HOLDING HANDS, DOGS AND SHOPPING TAMPONS
The longer you live in a country the more you realize the smaller differences in culture. I picked 3 random smaller things from daily life that amused me over the last weeks. Let me know what you think and if you experienced similar moments!
Culture difference #1: HOLDING HANDS IN PUBLIC
It’s amazing to observe it when traveling the world: It is so different how couples show their affection in public. Holding hands or kissing is quite common in Europe while you won’t see it that often in the US. When walking the streets here in Chicago, you will see public “touching” not very often. Yesterday I was walking down the streets and I saw an older couple holding hands and I thought I was wrong. However, coming closer I heard them speaking French to each other. I also hardly can see any public kisses but at the same time, Americans don’t shy away from dressing very revealing. How do you exchange gestures of affection when you are living abroad? Do you adjust to the local culture or do you stay true to what you are used to? I am still holding hands and also can’t help it. It just feels so natural that I normally do not think about that.
Culture difference #2: Carrying dogs
Another smaller difference I noticed between Europeans and Americans is how they treat their dog. Chicago is THE dog city. I am not exaggerating when I tell you that there are almost the same amount of pet shops than jewelry stores. On every corner, they are selling collars and snacks and often you see dogs wearing the flag of Chicago. They look very cute and you will see all kinds of breeds. Summer is also the time of street festivals and most dog owners will bring their dog along no matter how hot, loud or crowded it is. It seems as the dog is part of a status symbol. Often you see people carrying their dogs – even bigger ones. Please if you know why tell me! I am dying to know 🙂 I guess the Europeans and most of all the Germans have a bit different relationship with their dog. In Germany, the dog is part of the family but he or she is still an animal which has to be respected and therefore small apartments in big buildings with few running spaces are not seen as an adequate place to live. The same goes for festivals with incredibly loud music.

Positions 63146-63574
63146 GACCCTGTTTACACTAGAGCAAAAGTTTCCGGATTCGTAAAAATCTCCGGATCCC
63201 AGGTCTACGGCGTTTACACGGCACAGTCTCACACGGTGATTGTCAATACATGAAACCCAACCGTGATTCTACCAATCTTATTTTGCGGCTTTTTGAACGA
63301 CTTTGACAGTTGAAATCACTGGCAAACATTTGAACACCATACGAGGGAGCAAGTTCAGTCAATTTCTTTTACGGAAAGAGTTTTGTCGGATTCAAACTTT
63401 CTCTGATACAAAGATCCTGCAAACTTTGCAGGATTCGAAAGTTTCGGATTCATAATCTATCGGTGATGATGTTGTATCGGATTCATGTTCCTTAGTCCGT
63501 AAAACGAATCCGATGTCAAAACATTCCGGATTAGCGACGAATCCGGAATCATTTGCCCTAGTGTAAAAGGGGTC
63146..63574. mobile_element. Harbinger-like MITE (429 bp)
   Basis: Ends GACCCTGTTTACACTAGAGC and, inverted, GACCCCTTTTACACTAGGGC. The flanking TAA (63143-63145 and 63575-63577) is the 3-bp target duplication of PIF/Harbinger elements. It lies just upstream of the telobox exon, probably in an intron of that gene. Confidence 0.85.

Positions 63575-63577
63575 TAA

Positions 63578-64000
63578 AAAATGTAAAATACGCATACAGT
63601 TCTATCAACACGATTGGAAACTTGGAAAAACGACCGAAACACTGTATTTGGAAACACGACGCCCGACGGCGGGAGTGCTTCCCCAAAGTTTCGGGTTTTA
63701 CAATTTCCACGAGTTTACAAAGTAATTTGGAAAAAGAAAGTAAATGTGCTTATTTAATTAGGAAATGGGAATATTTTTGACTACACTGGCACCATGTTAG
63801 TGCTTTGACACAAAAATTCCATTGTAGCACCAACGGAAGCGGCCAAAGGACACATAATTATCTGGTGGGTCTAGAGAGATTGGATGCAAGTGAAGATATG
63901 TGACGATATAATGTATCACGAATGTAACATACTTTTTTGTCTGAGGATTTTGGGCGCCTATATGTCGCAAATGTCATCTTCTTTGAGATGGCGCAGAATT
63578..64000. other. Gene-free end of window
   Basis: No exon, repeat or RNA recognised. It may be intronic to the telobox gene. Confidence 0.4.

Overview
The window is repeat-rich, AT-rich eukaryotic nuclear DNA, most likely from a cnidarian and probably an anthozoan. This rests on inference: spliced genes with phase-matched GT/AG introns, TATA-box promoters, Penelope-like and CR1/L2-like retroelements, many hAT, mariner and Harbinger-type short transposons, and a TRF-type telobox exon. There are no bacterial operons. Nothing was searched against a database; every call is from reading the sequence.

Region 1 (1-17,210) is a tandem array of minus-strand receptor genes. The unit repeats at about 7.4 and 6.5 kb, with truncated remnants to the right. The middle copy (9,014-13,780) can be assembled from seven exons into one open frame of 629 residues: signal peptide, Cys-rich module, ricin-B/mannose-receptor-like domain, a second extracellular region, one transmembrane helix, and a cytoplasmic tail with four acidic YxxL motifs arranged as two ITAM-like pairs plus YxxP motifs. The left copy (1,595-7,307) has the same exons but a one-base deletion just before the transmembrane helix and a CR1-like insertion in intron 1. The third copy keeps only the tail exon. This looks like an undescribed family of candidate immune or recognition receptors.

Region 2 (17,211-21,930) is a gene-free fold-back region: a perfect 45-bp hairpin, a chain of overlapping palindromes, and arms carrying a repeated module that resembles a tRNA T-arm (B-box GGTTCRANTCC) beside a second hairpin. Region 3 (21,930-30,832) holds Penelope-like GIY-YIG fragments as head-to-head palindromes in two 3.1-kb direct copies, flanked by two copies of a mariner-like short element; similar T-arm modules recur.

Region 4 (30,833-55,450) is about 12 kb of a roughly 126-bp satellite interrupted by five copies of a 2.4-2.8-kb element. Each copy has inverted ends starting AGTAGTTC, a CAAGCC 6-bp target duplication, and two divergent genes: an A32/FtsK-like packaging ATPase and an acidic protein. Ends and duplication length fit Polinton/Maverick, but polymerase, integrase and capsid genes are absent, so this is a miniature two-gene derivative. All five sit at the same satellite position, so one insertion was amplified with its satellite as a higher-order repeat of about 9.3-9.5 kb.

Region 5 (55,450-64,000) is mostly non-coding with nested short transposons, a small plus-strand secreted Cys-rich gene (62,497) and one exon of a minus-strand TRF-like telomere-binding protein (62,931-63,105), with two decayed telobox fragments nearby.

culture difference #3: SHOPPING FOR TAMPONS
A couple of weeks ago I was walking down the aisle of a drugstore when I overheard two guys giggling. When I came closer I noticed they walked down the aisle of tampons by accident and felt uncomfortable. Funny enough they have been both grown-up men around 30 I would guess. I then reminded myself of the time when I was in the hospital for my emergency operation. My husband had to get me a sanitary towel. An older woman next to me overheard our conversation and after she realized he will actually go and ask for it she turned to me and said: “Oh, this is a good guy. You have to keep him. Not many men would ask for that kind of thing in public.” I found that very amusing as to this moment I did not even think about it. However, I realized that in America products for female hygiene are indeed a very sensible topic 🙂 How is it in the country you are living in? And if you are living in the US, have you made similar experiences?
I hope you learned something new or have found yourself in one of these situations. Let me know what you think and what your experience is!
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This is a very interesting post. I’m an American married to a German and we live in the Middle East for his work. He’s definitely a hand-holder and likes to show his affection very publicly. I always thought this was just his personality — maybe his love language — but perhaps it’s also cultural!
It’s all so relative. People from East Asia believe that Americans (especially on the West Coast) are libertines. Certainly, social conservatives in the US think the contemporary US is libertine.
And, um …. regarding the “Hi, I’m German too”, thing … you might not have realized what that is, I guess? That’s White Americans who distance themselves slightly from being white, — or really, like that they can sort of claim a specific ethno-social identity. Which they can, in the context of the US, because it really just means, “I’m not a WASP”. They’re also trying, in their way, to find a piece of common ground with you.